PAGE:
Every once in a while, you will get this question… “Can I just smoke marijuana to treat my glaucoma?” Many patients have heard somewhere along the way that marijuana can be an effective treatment for elevated intraocular pressure (IOP) or glaucoma. And a lot of patients aren’t afraid to ask if you can prescribe it for them. So, does it really work?
Laser procedures have become important treatment options in the management of patients with glaucoma. These procedures can be used in place of or in conjunction with topical therapies.
Glaucoma management has become a very hot topic in the past couple of years with the approval of several new topical ophthalmic medications, the advances in glaucoma surgical procedures, and the many new treatments that are still in the pipeline!
For several years we haven't had any new topical glaucoma medications come to the market, but this year we have 2 new drugs! Both have something new to offer for the treatment and management of our glaucoma patients. Check them out!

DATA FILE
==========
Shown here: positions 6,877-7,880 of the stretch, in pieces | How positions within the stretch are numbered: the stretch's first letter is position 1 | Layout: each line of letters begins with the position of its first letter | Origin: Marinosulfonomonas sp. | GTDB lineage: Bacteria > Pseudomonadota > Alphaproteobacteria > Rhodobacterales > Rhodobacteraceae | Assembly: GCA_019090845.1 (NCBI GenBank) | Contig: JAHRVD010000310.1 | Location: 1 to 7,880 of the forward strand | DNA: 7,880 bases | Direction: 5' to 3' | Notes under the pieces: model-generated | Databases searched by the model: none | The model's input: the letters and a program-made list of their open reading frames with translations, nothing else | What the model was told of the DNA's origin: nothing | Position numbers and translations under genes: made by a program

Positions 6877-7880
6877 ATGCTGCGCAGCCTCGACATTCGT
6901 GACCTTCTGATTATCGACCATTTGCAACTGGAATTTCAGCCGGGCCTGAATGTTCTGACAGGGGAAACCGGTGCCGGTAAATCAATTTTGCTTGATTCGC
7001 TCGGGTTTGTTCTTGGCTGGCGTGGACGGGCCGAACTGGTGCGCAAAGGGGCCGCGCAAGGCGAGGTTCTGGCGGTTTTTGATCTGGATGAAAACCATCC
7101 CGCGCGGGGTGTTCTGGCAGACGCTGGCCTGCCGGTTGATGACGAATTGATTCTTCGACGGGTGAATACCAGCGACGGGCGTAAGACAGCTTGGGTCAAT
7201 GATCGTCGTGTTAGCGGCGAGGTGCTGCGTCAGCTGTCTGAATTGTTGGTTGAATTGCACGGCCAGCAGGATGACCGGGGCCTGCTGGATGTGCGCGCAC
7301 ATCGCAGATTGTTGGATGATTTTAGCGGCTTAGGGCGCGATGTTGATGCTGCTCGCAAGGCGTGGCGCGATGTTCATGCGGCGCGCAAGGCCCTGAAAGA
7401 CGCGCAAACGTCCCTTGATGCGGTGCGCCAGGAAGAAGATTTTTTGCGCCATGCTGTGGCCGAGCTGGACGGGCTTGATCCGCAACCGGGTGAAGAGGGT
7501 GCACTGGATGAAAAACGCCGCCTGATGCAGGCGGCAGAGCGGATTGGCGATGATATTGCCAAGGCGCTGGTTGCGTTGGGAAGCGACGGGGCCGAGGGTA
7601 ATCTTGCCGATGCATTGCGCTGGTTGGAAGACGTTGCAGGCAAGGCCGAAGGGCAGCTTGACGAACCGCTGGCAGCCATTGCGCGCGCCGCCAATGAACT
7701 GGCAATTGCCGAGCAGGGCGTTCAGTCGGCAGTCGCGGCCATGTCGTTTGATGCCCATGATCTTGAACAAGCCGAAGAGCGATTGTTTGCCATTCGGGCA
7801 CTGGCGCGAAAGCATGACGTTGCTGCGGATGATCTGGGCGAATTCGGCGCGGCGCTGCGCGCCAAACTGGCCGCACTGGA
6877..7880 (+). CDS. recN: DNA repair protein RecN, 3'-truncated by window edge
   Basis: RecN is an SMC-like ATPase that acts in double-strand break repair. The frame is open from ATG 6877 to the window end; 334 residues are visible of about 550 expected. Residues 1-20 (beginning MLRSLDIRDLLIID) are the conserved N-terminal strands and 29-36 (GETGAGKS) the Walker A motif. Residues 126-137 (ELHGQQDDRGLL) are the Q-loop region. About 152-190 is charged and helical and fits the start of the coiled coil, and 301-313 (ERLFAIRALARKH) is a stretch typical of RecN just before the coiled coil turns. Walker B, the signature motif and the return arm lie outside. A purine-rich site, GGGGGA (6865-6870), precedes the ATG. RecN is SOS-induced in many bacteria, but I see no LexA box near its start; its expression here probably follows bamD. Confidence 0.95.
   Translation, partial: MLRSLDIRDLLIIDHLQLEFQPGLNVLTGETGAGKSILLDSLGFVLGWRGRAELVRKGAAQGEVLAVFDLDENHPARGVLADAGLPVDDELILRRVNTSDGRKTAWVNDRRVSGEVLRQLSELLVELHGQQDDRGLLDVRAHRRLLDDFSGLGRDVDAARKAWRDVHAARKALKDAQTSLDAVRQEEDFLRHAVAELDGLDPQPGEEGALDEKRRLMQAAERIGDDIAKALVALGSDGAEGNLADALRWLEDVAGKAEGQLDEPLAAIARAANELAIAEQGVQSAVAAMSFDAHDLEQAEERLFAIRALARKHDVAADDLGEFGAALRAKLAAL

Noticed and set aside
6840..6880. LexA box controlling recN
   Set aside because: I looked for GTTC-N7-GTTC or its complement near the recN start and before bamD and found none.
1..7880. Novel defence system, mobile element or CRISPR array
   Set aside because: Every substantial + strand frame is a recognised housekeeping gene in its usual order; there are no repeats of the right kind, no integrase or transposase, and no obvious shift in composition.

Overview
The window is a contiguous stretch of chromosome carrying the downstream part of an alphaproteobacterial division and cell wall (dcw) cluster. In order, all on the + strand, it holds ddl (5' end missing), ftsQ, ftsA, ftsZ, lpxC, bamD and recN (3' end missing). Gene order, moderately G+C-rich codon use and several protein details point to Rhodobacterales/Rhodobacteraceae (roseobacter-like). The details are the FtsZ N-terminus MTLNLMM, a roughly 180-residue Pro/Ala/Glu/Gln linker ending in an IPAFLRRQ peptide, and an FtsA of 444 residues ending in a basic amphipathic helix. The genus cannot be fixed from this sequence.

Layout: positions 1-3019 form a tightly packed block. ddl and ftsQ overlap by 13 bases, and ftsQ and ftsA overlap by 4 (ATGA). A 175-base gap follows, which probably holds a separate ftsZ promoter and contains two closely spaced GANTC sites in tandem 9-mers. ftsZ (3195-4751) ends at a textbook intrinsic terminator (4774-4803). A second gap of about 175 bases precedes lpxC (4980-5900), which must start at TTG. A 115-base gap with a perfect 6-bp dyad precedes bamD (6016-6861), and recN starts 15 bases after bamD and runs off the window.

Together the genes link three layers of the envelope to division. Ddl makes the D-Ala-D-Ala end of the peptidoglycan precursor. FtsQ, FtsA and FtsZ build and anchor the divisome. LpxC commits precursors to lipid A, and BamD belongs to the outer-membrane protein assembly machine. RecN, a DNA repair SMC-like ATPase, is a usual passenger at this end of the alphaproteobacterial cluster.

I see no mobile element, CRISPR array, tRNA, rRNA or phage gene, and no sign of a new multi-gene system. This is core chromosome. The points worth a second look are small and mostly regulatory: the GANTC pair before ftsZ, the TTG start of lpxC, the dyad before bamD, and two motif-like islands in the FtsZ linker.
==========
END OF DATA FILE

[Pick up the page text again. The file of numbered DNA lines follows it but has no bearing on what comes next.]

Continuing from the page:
Isn't it interesting that some individuals can have elevated eye pressures and never develop glaucoma? And some patients can have low eye pressures and have devastating vision loss from advanced glaucoma?
This has always been something that causes me to scratch my head and wonder what other processes could be involved in the development and progression of this disease.
Last month, the FDA (US Food and Drug Administration) granted a marketing license to a Swiss-based company called Sensimed for its smart contact lens that aims to tackle current limitations in monitoring intraocular pressure (IOP) in patients with glaucoma.
This sensor device is currently being utilized throughout Europe and has been studied in the US, but will hopefully start to be more widely available to practitioners and patients shortly for glaucoma monitoring.
Today we will continue on with reviewing the mechanisms of action, dosages, side effects, contraindications, and preparations of topical alpha-2 agonists, carbonic anhydrase inhibitors, miotics, and combination medications.
Last week I attended a continuing education course in which we reviewed several difficult glaucoma patient cases. These were all patients with moderate to advanced glaucoma who showed progression and the subsequent need for adjustment of their current glaucoma treatment plans.
Additionally, most of these patients also presented with complicated medical histories, had allergies to certain classes of medications, responded poorly or ineffectively to prior topical glaucoma treatments, and had difficulties with compliance when multiple medications were needed.